Hon. Michelle Tong / Louis Goodman – Transcript

Hon. Michelle Tong / Louis Goodman – Transcript

Louis Goodman 00:03
Welcome to Love Thy Lawyer, where we talk to practicing attorneys and the occasional judge about their lives and careers. I’m Louis Goodman. Today it’s my privilege to welcome the honorable Michelle Tong to the podcast. Judge Tong serves on the San Francisco Superior Court. Before her election to the bench, Judge Tong worked as a trial attorney for the San Francisco Public Defender’s Office. There she tried more than 50 cases to jury verdict and handled hundreds of litigated preliminary hearings and motions. Judge Michelle Tong, welcome, your Honor, to Love Thy Lawyer.

Hon. Michelle Tong 00:45
Thank you, Louis, for having me on your podcast.

Louis Goodman 00:49
Well, thank you for being here. Where are you talking to us from right now?

Hon. Michelle Tong 00:53
I am in my home in San Francisco and one of my favorite art pieces is in the background.

Louis Goodman 00:59
Well, unfortunately for the podcast, we are not gonna be able to see your favorite art piece, but I can see it in looking at the screen. Tell us what sort of department you’re handling right now.

Hon. Michelle Tong 01:13
So I’ve been on the bench now for, it’ll be two years this coming January, 2023. So, I have been assigned to the small claims division in San Francisco. I have had two stints in filling in with the civil harassment calendar/default judgment calendar for a few weeks over the past summer and actually right this week, I am also had a day full of civil harassment restraining order requests today.

Louis Goodman 01:42
Well, it sounds like it must keep you busy and rather occupied.

Hon. Michelle Tong 01:47
It’s very busy. Both calendars are rather busy. Yes. Dealing with a lot of self-represented litigants.

Louis Goodman 01:53
Where are you from originally?

Hon. Michelle Tong 01:54
I was born in Toronto, well actually small town outside of Toronto, Canada. I learned it was about five or eight hours outside of Toronto, Canada. And then we ended up moving to Toronto until I was around eight, and then I moved to Sacramento, California with my folks and that’s where I was raised. My parents are still there. Ethnically, I’m Chinese American or Chinese Canadian and my parents are both immigrant Chinese from mainland China, but they also were pretty much raised in Hong Kong. I think they also consider themselves HKers, is what I call ’em, Hong Kong.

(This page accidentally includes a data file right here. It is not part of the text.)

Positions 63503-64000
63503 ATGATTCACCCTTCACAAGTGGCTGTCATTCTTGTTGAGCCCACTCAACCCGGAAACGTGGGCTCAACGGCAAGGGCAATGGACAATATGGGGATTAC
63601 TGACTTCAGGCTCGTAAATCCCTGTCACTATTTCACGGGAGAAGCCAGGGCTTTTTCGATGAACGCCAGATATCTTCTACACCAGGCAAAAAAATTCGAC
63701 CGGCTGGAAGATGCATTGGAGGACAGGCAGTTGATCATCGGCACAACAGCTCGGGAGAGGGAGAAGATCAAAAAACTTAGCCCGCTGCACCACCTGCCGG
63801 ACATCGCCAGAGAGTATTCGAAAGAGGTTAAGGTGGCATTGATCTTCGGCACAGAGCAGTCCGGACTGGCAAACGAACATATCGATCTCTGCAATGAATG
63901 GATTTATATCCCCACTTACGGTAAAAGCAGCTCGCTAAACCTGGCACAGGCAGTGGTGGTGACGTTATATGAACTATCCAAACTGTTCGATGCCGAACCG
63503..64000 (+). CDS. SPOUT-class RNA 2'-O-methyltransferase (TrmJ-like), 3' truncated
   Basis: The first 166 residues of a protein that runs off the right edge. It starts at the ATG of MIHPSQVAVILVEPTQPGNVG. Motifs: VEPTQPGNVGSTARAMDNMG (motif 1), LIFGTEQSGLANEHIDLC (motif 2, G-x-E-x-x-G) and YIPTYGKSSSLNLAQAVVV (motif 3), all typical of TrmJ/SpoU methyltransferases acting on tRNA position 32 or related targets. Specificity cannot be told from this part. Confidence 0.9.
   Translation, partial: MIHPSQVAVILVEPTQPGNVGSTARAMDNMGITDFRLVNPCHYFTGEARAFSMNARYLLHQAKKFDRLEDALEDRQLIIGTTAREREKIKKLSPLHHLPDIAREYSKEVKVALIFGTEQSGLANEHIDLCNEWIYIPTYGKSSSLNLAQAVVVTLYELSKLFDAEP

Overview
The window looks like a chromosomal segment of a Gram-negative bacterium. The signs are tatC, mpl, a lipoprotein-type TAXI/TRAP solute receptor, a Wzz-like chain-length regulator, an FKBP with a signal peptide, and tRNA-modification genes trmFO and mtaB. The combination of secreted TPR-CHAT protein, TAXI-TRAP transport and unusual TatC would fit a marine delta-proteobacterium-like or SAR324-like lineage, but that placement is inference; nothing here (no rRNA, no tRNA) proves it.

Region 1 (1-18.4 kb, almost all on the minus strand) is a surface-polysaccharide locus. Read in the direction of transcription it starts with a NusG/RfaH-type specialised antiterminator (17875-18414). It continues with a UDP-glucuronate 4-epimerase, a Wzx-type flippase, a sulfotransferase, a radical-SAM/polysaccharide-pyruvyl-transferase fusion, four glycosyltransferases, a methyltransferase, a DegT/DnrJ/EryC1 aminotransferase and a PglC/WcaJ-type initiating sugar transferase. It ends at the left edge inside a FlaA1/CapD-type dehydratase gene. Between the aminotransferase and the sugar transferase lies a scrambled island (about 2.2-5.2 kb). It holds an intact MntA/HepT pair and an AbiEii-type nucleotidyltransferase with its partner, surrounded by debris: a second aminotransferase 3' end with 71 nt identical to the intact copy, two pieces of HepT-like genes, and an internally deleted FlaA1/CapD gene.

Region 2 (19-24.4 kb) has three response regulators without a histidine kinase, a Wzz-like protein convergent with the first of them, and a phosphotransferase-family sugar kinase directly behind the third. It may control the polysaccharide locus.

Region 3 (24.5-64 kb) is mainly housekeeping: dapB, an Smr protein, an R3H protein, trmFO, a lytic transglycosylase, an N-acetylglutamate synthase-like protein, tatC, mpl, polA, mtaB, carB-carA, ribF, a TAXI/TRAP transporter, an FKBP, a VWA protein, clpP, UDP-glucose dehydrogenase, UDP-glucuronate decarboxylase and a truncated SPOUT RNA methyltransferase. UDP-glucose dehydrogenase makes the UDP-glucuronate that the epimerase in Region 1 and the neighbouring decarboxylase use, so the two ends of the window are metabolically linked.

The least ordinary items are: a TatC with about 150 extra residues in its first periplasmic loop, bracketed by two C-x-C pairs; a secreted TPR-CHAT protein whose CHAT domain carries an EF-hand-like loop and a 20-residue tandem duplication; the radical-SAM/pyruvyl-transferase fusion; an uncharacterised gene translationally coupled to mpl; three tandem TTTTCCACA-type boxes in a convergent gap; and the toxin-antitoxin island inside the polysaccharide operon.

Louis Goodman 02:31
So you went to high school in Sacramento?

Hon. Michelle Tong 02:34
I did.

Louis Goodman 02:35
What high school did you go to?

Hon. Michelle Tong 02:37
I went to two high schools. For the first two years I went to C.K. McClatchy High School, and then I ended up graduating from John F. Kennedy High School in Sacramento, South Sac.

Louis Goodman 02:48
And when you graduated from high school, where’d you go to college?

Hon. Michelle Tong 02:53
I went to UC Santa Cruz. I’m an Alumni slug.

Hon. Michelle Tong / Louis Goodman – Transcript

Louis Goodman 02:59
So how was your experience in Santa Cruz? What did you do there?

Hon. Michelle Tong 03:02
It was great. I loved it in a sense where, you know, really it was an environment that sort of fostered that age to learn and figure out who you are, at least in terms of leaving the house and just being open to progressive politics and liberal ideas, et cetera, that might be very different than how I was raised or how other kids raised. It’s a beautiful campus and I, you know, kind of had a little experience of everything throughout the years. I lived in the dorms, on campus apartments, lived off campus. I studied abroad in China for six months.

Louis Goodman 03:43
Let’s talk about that a little bit. Studying abroad in China, I mean, what was that like, going to China to study, being ethnic Chinese, but being clearly a very North American kid?

Hon. Michelle Tong 03:56
Oh yes. That was a definite culture, when we say culture shock, it’s beyond culture shock, right? It’s like I had always grown up being Chinese and yet they, mainland Chinese, because I studied in mainland China. They didn’t see me as Chinese, and this identity struggle was understanding what being Chinese means. And obviously as a young person, you don’t have the maturity and the exposure and the experience to sort of grapple with that. And it can be emotionally hard for someone to always be tested and challenged as to whether you really are Chinese. And I know I’m not the only ethnic group that goes through that, but that was something that I did experience.